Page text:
Sector News

Forget Tesaro—should Gilead go for an Incyte buy?

July 14, 2017
Life sciences

If you were excited about Tesaro selling, you might want to keep an eye on Incyte next.

CNBC says the sale process for Tesaro, which makes PARP med Rubraca, isn’t likely to result in a takeout, despite rumors from last month that deal-hungry Sanofi and Gilead were both interested.

According to the news service’s sources, though, those wannabe buyers didn’t meet Tesaro’s price expectations; reports have pegged a potential buy at $9 or $10 billion, considering Tesaro’s market cap, which stood at about $7.5 billion when the Sanofi and Gilead chatter took off.

Tesaro has precedent for asking its suitors for major bucks. Last summer, Pfizer laid down a whopping $14 billion for PARP rival Medivation after edging out Sanofi in a bidding war. And other cancer targets, especially those with marketed meds, have carried hefty price tags over the past few years, too; just look at Pharmacyclics, for which AbbVie forked over $21 billion.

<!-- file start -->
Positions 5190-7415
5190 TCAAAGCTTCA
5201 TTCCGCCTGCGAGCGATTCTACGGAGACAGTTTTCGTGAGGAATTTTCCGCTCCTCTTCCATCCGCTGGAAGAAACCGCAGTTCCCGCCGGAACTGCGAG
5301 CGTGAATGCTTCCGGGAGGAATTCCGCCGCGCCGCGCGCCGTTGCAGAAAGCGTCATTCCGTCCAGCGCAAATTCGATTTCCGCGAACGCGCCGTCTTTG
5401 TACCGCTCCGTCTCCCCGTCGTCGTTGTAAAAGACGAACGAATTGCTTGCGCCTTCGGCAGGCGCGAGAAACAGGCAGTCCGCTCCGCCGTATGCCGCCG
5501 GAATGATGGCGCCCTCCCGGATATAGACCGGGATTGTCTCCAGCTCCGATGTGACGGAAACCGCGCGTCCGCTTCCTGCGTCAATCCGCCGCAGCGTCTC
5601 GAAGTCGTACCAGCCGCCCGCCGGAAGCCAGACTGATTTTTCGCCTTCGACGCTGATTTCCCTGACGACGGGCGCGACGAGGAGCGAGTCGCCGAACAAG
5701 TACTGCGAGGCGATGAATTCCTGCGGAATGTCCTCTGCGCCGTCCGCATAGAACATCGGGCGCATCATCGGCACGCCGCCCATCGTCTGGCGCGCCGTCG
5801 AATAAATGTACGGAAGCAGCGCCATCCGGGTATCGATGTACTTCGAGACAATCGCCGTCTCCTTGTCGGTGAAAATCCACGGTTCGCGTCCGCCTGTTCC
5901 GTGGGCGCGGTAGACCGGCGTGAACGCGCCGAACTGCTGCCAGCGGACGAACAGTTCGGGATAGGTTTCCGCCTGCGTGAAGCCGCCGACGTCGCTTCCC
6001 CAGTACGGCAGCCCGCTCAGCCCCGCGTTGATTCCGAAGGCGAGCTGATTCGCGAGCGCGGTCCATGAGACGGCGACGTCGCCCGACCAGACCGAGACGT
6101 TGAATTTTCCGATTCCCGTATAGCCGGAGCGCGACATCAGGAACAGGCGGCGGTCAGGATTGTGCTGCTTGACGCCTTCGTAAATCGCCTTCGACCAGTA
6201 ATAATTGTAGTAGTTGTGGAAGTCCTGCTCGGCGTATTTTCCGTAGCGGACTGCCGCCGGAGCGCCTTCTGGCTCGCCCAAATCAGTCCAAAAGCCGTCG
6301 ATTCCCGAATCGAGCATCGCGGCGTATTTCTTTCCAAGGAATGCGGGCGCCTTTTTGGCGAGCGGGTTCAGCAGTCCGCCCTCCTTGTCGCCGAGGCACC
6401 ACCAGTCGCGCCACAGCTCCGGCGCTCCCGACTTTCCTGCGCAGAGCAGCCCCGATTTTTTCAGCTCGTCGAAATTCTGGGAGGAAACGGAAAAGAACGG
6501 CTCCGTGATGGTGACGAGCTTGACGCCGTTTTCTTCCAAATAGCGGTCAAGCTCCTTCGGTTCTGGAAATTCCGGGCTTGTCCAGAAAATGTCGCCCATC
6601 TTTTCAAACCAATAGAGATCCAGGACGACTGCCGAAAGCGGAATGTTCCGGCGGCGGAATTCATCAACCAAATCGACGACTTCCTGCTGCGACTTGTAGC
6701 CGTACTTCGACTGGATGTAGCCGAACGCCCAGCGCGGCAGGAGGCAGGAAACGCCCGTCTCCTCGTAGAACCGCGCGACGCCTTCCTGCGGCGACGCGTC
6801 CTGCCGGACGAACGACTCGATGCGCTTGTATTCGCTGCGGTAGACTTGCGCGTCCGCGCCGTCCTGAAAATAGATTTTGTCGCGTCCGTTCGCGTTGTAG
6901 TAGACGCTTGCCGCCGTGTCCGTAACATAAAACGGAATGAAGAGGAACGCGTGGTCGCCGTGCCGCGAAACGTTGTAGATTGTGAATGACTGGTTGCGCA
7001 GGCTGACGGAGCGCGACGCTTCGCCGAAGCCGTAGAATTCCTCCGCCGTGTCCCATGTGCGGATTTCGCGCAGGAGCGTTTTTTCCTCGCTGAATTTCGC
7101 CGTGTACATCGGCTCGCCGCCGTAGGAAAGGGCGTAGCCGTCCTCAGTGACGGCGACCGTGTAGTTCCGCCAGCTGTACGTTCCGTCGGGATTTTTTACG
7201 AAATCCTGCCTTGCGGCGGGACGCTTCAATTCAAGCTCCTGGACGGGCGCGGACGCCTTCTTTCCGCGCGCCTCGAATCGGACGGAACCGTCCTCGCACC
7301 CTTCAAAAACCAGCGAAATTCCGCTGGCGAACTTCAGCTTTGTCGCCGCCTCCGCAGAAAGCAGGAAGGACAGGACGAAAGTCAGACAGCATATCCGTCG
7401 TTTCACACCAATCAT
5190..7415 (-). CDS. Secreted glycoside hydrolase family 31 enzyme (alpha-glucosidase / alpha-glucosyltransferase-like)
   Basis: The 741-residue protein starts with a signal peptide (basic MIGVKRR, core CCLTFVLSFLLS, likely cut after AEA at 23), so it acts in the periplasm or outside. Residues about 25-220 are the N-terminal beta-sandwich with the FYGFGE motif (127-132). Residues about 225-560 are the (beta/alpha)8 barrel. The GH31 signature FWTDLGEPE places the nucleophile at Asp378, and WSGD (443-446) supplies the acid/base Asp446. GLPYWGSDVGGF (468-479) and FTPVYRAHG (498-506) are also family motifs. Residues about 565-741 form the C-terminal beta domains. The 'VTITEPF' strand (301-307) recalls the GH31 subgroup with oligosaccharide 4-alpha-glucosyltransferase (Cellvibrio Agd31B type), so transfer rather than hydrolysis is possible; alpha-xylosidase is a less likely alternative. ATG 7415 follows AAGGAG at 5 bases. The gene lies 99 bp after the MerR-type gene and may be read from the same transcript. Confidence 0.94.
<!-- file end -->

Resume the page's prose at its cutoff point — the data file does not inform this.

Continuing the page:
On that front, Sanofi and Gilead, both in the M&A hunt, don’t have a whole lot of other options, though Leerink analyst Geoffrey Porges does have one idea for Gilead. Though he’s stated more than once that he thinks cystic fibrosis company Vertex would be Gilead’s best bet, with oncology seeming “more likely to capture management’s attention,” in a Friday note to clients, he submitted Incyte for buyout consideration.

“Within the intensely competitive oncology space, we believe an acquisition of Incyte would make sense for Gilead in terms of both size of current and long term revenue prospects, as well as for the breadth of INCY’s portfolio, and the optionality of their pipeline and its potential synergies with Gilead’s existing products and development programs,” he wrote.

Acquiring Incyte, which made waves at ASCO with new data on its IDO inhibitor epacadostat, would boost Gilead’s compound annual growth rate to 3% or 4% through 2021, Porges figures, and it would push its EPS compound annual growth rate to between 8% and 9% over that span. Earnings would take a hit through 2018, but “thereafter would be increased by the combination, assuming significant expense synergies from the target and from Gilead’s own research,” he said.

And the Delaware drugmaker already has an oncology product on the market, too. Its anchor product, Jakafi, boasts multiple hematologicial indications and “fits the profile of Gilead’s portfolio and organization, particularly since the demise of their own JAK inhibitor, momelotinib,” Porges said.

Sanofi, meanwhile, has taken its deal interest to the vaccine space, earlier this week inking a $650 million-plus pact to buy Connecticut’s Protein Sciences.

By Carly Helfand

Source: Fierce Pharma

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